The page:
By Vicky Boyd, Editor
Mark Twain may not have been involved in Florida citrus, but Mike Sparks found a rendition of one of Twain’s famous quotes appropriate to describe the industry’s current state of affairs.
“The rumors of the Florida citrus industry’s demise have been greatly exaggerated,” says Sparks, vice president and chief executive officer of the Lakeland-based Florida Citrus Mutual.
But that’s not to say that the industry doesn’t have its share of challenges, most notably disease pressures followed by a large orange juice inventory carryover and declining orange juice consumption.
Those have combined to put downward pressure on grower returns, Sparks says.
“To say that 2009 was not an easy season is probably an understatement,” he says.
His comments came during his annual “state of the citrus industry” presentation to media during the recent Citrus Industry Annual Conference in Bonita Springs, Fla.
An economic challenge
Break-even for most growers of juice oranges is $1.21 to $1.25 per pound solids. But cash prices hovered around 80 to 90 cents per pound solids for much of the season, Sparks says.
Photo courtesy of the Florida Department of Agriculture and Consumer Services Division of Plant Industry
Citrus greening, caused by the Canidatus Liberibacter asiaticus bacterium, can reduce yields, impart an off-flavor in fruit and kill a tree in a matter of a few years. It is harmless to humans.
“Those growers who didn’t have a long-term contract probably didn’t even break even,” Sparks says. “It wasn’t until the end of the season that the valencia crop reported $1.20 [cash price].”
About half of the state’s production is under long-term contracts with processors, he says.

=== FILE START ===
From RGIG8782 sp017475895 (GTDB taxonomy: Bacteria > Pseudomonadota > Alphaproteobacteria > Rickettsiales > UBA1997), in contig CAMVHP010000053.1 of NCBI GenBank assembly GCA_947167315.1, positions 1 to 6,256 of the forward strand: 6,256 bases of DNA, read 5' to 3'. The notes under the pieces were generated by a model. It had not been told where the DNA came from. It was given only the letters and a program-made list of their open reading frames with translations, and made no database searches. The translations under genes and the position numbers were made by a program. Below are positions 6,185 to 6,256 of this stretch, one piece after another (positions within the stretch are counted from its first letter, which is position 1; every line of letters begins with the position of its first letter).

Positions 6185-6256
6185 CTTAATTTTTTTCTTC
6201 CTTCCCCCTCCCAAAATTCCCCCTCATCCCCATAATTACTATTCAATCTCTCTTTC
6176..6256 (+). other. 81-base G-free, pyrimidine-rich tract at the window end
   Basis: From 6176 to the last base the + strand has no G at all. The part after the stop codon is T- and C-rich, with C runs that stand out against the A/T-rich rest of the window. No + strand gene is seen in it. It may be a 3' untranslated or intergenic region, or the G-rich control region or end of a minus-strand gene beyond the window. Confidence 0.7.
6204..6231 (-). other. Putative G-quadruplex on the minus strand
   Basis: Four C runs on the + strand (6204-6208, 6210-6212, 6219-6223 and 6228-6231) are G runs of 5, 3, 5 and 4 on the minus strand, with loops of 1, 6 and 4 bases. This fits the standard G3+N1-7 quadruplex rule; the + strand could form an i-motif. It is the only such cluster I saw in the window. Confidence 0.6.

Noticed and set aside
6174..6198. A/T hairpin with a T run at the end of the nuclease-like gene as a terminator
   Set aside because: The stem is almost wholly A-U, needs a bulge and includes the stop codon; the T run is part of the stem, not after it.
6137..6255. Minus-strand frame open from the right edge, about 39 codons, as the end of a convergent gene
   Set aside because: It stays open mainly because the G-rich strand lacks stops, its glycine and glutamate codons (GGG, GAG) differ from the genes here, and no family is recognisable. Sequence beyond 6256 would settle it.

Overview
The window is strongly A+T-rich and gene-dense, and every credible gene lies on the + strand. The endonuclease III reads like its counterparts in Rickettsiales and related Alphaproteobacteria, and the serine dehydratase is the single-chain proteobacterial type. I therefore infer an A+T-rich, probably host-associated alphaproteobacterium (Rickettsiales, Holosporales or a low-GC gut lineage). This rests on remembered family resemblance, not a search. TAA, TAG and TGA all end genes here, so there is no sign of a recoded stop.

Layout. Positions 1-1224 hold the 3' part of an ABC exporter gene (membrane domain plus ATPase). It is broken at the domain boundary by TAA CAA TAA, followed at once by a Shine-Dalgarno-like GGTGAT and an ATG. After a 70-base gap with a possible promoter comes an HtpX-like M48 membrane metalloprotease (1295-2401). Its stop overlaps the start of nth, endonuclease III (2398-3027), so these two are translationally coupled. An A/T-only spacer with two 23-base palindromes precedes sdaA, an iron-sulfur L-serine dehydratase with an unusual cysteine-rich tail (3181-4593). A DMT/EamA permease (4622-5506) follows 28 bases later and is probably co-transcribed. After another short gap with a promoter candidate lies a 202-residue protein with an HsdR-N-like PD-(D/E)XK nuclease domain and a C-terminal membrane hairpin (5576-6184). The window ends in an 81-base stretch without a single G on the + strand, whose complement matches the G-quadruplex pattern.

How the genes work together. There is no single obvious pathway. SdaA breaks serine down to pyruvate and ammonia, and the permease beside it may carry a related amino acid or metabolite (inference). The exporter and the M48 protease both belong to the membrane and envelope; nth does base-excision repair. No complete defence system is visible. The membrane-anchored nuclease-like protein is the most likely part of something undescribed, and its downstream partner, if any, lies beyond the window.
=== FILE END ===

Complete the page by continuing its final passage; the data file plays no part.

The battle against citrus greening, a bacterial disease also known as Huanglongbing or HLB, has taken center stage in the Sunshine State.
“The immediate issue is the war against that bug,” Sparks says. “All of the 35 Florida counties that have citrus production have HLB.”
Spread by the Asian citrus psyllid, the disease—which is harmless to humans—can reduce fruit yields, cause an undesirable taste in the fruit and kill a citrus tree in as few as two years. There is no known cure.
Currently, growers focus on scouting groves to try to detect the disease as soon as possible. When they find an infected tree, many remove it to help reduce the disease source. Others try to keep the tree alive and in production for a few more years with special nutrition programs.
At the same time, growers are mounting an aggressive treatment program against the Asian citrus psyllid. Many growers have banded together to create area-wide spray programs, since the psyllid can readily fly several hundred feet across grove borders and jump from a small treated area to an untreated area.
Additional scouting combined with increased insecticide applications and tree removal have caused production costs to jump by about 50 percent, Sparks says.
How many acres have been lost to the disease is the subject of a survey, he says.
Between depressed prices and citrus greening, growers have removed enough acres to cause production to drop to between 155 million and 160 million 90-pound box equivalents this season, Sparks says.
As soon as next year that number could decline to 140 million box equivalents. At its peak, the Florida industry produced 200 million box equivalents, he says.
Contact Vicky Boyd at (209) 571-0414 or email@example.com.